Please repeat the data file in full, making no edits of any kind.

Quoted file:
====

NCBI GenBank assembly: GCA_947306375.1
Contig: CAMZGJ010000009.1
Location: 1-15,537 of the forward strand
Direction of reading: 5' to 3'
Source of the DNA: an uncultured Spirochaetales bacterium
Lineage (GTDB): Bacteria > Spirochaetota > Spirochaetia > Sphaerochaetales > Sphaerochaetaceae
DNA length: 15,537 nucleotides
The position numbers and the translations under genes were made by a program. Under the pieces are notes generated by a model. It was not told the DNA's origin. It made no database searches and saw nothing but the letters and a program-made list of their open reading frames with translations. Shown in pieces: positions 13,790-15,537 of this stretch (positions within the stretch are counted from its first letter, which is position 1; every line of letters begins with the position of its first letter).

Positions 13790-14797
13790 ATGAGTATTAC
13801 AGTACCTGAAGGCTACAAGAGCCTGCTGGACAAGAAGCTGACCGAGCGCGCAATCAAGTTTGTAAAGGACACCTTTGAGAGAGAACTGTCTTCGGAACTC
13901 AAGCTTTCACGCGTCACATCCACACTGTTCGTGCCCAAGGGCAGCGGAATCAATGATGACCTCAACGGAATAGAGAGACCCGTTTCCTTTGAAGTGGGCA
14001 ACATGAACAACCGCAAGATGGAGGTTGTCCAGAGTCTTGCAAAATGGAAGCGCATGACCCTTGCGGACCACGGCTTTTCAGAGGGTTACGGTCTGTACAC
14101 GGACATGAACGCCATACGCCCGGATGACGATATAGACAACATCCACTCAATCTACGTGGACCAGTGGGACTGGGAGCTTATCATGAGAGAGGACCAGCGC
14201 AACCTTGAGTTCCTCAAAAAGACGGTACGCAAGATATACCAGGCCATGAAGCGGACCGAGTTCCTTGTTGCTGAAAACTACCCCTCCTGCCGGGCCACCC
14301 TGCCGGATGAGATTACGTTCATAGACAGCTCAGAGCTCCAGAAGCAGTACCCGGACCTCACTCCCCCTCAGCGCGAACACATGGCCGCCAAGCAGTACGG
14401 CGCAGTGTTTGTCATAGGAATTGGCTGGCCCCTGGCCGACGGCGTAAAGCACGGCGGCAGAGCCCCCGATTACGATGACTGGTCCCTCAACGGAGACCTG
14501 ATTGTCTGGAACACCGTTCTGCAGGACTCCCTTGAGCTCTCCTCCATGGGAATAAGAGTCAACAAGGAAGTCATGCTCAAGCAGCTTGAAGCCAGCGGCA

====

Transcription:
NCBI GenBank assembly: GCA_947306375.1
Contig: CAMZGJ010000009.1
Location: 1-15,537 of the forward strand
Direction of reading: 5' to 3'
Source of the DNA: an uncultured Spirochaetales bacterium
Lineage (GTDB): Bacteria > Spirochaetota > Spirochaetia > Sphaerochaetales > Sphaerochaetaceae
DNA length: 15,537 nucleotides
The position numbers and the translations under genes were made by a program. Under the pieces are notes generated by a model. It was not told the DNA's origin. It made no database searches and saw nothing but the letters and a program-made list of their open reading frames with translations. Shown in pieces: positions 13,790-15,537 of this stretch (positions within the stretch are counted from its first letter, which is position 1; every line of letters begins with the position of its first letter).

Positions 13790-14797
13790 ATGAGTATTAC
13801 AGTACCTGAAGGCTACAAGAGCCTGCTGGACAAGAAGCTGACCGAGCGCGCAATCAAGTTTGTAAAGGACACCTTTGAGAGAGAACTGTCTTCGGAACTC
13901 AAGCTTTCACGCGTCACATCCACACTGTTCGTGCCCAAGGGCAGCGGAATCAATGATGACCTCAACGGAATAGAGAGACCCGTTTCCTTTGAAGTGGGCA
14001 ACATGAACAACCGCAAGATGGAGGTTGTCCAGAGTCTTGCAAAATGGAAGCGCATGACCCTTGCGGACCACGGCTTTTCAGAGGGTTACGGTCTGTACAC
14101 GGACATGAACGCCATACGCCCGGATGACGATATAGACAACATCCACTCAATCTACGTGGACCAGTGGGACTGGGAGCTTATCATGAGAGAGGACCAGCGC
14201 AACCTTGAGTTCCTCAAAAAGACGGTACGCAAGATATACCAGGCCATGAAGCGGACCGAGTTCCTTGTTGCTGAAAACTACCCCTCCTGCCGGGCCACCC
14301 TGCCGGATGAGATTACGTTCATAGACAGCTCAGAGCTCCAGAAGCAGTACCCGGACCTCACTCCCCCTCAGCGCGAACACATGGCCGCCAAGCAGTACGG
14401 CGCAGTGTTTGTCATAGGAATTGGCTGGCCCCTGGCCGACGGCGTAAAGCACGGCGGCAGAGCCCCCGATTACGATGACTGGTCCCTCAACGGAGACCTG
14501 ATTGTCTGGAACACCGTTCTGCAGGACTCCCTTGAGCTCTCCTCCATGGGAATAAGAGTCAACAAGGAAGTCATGCTCAAGCAGCTTGAAGCCAGCGGCA